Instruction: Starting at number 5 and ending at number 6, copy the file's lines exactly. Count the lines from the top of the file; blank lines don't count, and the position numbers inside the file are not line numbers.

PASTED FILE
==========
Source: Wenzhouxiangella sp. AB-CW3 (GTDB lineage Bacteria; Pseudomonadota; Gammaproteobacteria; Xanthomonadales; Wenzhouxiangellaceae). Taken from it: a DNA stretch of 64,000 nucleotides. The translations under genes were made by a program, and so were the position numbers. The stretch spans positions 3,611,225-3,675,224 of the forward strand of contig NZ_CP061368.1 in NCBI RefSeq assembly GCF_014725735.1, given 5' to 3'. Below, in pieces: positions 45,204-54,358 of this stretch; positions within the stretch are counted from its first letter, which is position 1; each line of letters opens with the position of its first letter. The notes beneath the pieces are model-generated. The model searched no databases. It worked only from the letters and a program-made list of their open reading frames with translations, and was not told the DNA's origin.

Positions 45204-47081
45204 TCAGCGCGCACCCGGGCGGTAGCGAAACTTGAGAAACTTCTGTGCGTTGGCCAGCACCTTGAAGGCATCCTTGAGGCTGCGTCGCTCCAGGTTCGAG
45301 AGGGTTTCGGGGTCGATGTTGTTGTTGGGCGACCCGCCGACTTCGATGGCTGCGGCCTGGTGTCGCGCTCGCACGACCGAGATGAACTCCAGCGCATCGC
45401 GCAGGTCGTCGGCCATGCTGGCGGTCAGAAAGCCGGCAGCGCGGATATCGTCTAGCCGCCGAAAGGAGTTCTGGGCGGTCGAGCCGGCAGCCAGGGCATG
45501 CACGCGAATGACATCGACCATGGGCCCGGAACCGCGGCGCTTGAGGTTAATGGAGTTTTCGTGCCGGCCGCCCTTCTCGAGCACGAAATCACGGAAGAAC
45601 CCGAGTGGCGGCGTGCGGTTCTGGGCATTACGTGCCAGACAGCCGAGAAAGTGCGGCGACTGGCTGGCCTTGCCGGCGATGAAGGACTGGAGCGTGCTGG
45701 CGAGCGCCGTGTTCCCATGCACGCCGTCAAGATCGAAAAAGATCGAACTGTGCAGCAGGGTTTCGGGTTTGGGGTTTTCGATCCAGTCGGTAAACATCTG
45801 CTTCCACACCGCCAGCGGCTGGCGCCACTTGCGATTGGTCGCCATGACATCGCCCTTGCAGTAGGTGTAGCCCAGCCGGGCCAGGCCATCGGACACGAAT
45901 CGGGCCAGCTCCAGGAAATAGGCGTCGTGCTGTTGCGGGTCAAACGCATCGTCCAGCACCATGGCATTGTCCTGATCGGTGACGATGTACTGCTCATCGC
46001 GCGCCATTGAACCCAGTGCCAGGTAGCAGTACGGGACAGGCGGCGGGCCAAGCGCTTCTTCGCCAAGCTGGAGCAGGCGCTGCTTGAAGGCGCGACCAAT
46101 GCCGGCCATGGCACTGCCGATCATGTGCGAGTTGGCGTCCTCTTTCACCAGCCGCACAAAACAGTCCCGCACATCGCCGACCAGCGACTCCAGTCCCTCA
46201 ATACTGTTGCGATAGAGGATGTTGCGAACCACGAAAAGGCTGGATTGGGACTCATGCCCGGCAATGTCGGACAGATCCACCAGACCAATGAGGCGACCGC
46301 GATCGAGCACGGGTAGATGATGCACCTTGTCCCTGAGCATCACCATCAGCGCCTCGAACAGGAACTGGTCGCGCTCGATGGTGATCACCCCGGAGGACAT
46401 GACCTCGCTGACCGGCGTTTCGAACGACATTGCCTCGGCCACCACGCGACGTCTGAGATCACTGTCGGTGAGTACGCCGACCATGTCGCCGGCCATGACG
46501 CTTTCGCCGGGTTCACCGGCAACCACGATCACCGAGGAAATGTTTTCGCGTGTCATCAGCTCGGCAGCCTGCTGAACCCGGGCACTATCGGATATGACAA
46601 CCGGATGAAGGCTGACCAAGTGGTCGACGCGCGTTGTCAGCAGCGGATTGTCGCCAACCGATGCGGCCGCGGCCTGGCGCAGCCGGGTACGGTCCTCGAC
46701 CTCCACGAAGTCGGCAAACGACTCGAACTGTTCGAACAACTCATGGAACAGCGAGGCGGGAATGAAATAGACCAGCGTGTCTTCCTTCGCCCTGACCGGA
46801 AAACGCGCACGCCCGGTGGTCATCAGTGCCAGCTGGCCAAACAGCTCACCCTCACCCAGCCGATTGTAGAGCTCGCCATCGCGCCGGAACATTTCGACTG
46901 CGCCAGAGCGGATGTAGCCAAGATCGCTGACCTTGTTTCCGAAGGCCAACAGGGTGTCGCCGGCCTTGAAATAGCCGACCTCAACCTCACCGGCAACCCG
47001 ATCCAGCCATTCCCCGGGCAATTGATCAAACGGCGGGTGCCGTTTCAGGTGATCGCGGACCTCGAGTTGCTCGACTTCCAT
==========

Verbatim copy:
45401 GCAGGTCGTCGGCCATGCTGGCGGTCAGAAAGCCGGCAGCGCGGATATCGTCTAGCCGCCGAAAGGAGTTCTGGGCGGTCGAGCCGGCAGCCAGGGCATG
45501 CACGCGAATGACATCGACCATGGGCCCGGAACCGCGGCGCTTGAGGTTAATGGAGTTTTCGTGCCGGCCGCCCTTCTCGAGCACGAAATCACGGAAGAAC